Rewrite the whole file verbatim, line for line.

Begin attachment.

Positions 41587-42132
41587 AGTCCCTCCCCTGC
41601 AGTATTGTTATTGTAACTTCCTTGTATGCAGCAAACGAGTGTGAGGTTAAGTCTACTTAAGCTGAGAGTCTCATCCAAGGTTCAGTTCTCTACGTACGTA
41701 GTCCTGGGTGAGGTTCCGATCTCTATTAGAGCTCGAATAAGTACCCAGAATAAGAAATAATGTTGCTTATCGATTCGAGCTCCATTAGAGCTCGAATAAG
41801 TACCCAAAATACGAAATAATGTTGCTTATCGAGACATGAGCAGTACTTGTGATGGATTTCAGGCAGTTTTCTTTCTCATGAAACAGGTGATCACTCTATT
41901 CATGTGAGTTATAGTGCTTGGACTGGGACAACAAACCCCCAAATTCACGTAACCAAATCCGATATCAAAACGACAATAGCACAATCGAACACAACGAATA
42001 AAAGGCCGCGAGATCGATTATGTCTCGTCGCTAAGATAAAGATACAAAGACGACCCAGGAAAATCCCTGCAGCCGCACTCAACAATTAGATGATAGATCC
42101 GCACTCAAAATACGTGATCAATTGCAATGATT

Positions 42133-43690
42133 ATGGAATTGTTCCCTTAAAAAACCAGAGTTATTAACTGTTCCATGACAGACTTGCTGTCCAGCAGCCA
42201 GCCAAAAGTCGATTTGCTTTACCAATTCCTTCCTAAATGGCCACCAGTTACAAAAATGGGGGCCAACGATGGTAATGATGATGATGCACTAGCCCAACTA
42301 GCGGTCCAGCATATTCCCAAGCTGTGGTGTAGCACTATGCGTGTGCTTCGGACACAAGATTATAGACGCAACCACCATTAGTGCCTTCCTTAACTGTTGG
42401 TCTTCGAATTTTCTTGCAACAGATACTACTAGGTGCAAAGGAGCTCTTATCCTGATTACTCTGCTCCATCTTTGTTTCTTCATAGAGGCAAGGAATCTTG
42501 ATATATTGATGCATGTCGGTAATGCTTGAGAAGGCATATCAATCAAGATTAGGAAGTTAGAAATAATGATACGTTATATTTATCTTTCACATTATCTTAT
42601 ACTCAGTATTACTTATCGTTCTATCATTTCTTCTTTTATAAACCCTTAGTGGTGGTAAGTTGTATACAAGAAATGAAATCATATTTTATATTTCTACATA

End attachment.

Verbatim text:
Positions 41587-42132
41587 AGTCCCTCCCCTGC
41601 AGTATTGTTATTGTAACTTCCTTGTATGCAGCAAACGAGTGTGAGGTTAAGTCTACTTAAGCTGAGAGTCTCATCCAAGGTTCAGTTCTCTACGTACGTA
41701 GTCCTGGGTGAGGTTCCGATCTCTATTAGAGCTCGAATAAGTACCCAGAATAAGAAATAATGTTGCTTATCGATTCGAGCTCCATTAGAGCTCGAATAAG
41801 TACCCAAAATACGAAATAATGTTGCTTATCGAGACATGAGCAGTACTTGTGATGGATTTCAGGCAGTTTTCTTTCTCATGAAACAGGTGATCACTCTATT
41901 CATGTGAGTTATAGTGCTTGGACTGGGACAACAAACCCCCAAATTCACGTAACCAAATCCGATATCAAAACGACAATAGCACAATCGAACACAACGAATA
42001 AAAGGCCGCGAGATCGATTATGTCTCGTCGCTAAGATAAAGATACAAAGACGACCCAGGAAAATCCCTGCAGCCGCACTCAACAATTAGATGATAGATCC
42101 GCACTCAAAATACGTGATCAATTGCAATGATT

Positions 42133-43690
42133 ATGGAATTGTTCCCTTAAAAAACCAGAGTTATTAACTGTTCCATGACAGACTTGCTGTCCAGCAGCCA
42201 GCCAAAAGTCGATTTGCTTTACCAATTCCTTCCTAAATGGCCACCAGTTACAAAAATGGGGGCCAACGATGGTAATGATGATGATGCACTAGCCCAACTA
42301 GCGGTCCAGCATATTCCCAAGCTGTGGTGTAGCACTATGCGTGTGCTTCGGACACAAGATTATAGACGCAACCACCATTAGTGCCTTCCTTAACTGTTGG
42401 TCTTCGAATTTTCTTGCAACAGATACTACTAGGTGCAAAGGAGCTCTTATCCTGATTACTCTGCTCCATCTTTGTTTCTTCATAGAGGCAAGGAATCTTG
42501 ATATATTGATGCATGTCGGTAATGCTTGAGAAGGCATATCAATCAAGATTAGGAAGTTAGAAATAATGATACGTTATATTTATCTTTCACATTATCTTAT
42601 ACTCAGTATTACTTATCGTTCTATCATTTCTTCTTTTATAAACCCTTAGTGGTGGTAAGTTGTATACAAGAAATGAAATCATATTTTATATTTCTACATA